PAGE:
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Elationists History Capt Muldoon

“Behold! Behind every calamity lies possibility!” Those were the words uttered by the young Miss VeryVery Morley (below, left), just moments after San Francisco’s 1906 earthquake and Great Fire.

Following the lead of the unsinkable Captain Muldoon (right), who faked his own death at sea to begin a new life as a painter, the Elationists collected the shattered remnants of Victorian homes and began constructing original musical instruments and artwork.

At intimate, all-night gatherings fueled by an irrepressible spirit (and mildly intoxicating chocolate elixirs), paintings, instruments, and new musical forms were developed and showcased. Unconcerned with convention or recognition, the Elationists’ were interested only in exploration, creation, and celebration of the moment. These gatherings became hotbeds of experimentation and innovation, attracting artists and visionaries of diverse, international backgrounds.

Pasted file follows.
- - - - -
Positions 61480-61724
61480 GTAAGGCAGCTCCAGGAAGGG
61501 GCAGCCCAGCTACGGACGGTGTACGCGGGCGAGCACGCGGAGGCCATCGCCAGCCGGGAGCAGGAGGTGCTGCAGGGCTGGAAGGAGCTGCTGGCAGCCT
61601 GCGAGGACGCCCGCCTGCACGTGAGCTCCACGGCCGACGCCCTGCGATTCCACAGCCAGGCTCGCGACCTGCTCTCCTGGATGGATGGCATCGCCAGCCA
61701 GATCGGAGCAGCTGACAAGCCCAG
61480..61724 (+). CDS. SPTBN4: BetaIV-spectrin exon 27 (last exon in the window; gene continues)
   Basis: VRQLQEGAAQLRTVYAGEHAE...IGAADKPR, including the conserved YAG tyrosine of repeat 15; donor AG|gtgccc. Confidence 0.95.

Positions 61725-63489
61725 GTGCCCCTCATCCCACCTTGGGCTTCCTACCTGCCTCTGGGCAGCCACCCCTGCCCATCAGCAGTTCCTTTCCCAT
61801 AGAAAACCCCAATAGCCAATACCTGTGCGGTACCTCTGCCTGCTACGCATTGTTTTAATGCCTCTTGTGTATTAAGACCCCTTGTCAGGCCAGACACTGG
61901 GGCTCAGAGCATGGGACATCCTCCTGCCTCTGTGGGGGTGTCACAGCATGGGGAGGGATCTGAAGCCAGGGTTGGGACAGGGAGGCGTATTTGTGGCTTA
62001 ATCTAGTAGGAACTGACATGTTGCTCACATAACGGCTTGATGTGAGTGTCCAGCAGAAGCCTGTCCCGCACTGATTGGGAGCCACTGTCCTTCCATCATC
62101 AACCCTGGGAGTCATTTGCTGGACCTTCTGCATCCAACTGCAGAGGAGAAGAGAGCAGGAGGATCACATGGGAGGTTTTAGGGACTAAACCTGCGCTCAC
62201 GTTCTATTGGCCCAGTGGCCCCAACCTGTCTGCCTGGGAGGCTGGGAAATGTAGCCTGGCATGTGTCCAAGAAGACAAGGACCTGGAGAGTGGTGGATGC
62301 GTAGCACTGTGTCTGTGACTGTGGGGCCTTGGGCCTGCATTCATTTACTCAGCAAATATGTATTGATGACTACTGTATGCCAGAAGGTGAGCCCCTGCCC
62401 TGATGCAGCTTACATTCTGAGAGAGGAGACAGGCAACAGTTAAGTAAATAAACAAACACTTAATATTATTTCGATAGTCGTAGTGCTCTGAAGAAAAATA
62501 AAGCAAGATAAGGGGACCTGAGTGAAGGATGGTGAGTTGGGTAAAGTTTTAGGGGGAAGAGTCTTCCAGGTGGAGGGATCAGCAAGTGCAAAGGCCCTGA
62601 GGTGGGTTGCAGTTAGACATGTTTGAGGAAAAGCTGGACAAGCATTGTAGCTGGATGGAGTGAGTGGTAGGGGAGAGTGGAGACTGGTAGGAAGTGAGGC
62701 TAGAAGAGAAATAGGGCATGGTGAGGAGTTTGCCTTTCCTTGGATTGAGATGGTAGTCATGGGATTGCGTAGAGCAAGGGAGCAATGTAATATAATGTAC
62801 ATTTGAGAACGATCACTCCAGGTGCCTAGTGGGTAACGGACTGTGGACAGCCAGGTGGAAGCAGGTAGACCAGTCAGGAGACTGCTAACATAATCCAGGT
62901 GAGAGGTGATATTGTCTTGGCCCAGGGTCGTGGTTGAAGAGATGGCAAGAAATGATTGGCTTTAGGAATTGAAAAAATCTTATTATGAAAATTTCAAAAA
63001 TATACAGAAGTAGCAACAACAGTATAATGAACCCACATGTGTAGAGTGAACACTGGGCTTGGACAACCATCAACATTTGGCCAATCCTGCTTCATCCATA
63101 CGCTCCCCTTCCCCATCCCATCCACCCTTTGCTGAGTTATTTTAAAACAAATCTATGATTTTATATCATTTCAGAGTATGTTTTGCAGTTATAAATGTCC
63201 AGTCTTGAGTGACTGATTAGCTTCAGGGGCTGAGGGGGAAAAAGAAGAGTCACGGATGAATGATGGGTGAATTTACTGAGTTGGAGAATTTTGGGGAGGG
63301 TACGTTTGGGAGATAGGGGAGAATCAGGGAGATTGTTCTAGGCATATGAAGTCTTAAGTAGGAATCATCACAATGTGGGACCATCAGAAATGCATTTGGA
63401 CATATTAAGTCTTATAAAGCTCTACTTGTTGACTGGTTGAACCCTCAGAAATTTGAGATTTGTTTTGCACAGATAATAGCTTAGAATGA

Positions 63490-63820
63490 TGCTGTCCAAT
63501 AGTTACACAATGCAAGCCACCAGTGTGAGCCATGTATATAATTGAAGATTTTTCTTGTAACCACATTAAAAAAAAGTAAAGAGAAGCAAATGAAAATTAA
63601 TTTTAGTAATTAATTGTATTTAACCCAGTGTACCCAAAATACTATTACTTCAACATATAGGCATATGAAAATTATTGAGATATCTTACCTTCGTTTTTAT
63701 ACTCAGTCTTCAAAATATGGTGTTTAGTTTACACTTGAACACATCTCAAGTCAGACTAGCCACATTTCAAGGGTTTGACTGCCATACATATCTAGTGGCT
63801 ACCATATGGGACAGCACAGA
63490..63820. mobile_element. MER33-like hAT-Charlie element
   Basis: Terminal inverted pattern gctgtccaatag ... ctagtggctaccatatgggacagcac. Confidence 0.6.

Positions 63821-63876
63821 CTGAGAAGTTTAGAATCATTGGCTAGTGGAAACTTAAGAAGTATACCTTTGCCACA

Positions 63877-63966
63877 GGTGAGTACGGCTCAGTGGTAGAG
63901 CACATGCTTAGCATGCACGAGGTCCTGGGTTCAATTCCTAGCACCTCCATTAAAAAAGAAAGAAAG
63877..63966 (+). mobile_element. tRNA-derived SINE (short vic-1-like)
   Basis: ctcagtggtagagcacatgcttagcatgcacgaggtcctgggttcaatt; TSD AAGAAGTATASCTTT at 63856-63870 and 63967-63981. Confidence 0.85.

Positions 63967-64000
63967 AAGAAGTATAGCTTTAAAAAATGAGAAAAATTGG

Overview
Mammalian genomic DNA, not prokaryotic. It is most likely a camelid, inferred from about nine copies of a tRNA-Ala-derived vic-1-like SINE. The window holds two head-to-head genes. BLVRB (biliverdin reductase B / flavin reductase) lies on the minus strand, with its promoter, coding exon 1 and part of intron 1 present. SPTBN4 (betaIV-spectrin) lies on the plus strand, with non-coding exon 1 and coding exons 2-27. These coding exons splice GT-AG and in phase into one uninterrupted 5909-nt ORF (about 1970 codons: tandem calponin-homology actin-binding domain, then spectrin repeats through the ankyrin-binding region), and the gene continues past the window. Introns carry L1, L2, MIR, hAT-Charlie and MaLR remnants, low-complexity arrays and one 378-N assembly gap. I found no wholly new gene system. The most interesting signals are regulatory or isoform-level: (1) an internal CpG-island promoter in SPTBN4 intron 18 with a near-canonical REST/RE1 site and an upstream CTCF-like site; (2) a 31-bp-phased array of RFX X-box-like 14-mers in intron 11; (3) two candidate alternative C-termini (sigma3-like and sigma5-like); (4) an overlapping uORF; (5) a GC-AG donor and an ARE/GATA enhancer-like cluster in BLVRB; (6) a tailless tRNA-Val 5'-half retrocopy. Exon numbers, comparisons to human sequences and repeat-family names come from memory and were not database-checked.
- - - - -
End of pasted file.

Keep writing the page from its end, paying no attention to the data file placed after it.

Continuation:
Very Very Morley E.C. Kollock's Textbook
Artists such as E.C. Kollock, who combined mathematical prowess with traditional South African mural painting, worked side by side with San Francisco natives like Bill Thicke and the Siren Sisters.

This creative explosion soon reached the public, culminating with the 1915 Pan Pacific International Expo, which slated the Elationists as its centerpiece. Aggravated by a wave of commercial exploitation and association with ideals they did not share, the Elationists backed out of the expo, infuriating the organizers and provoking the wrath of the conservative voices who quietly wrote the Elationists out of history.

The Centennial Celebration of the Elationists unveils the rediscovered stories and artistic treasures that have spent the last century hidden in obscurity.






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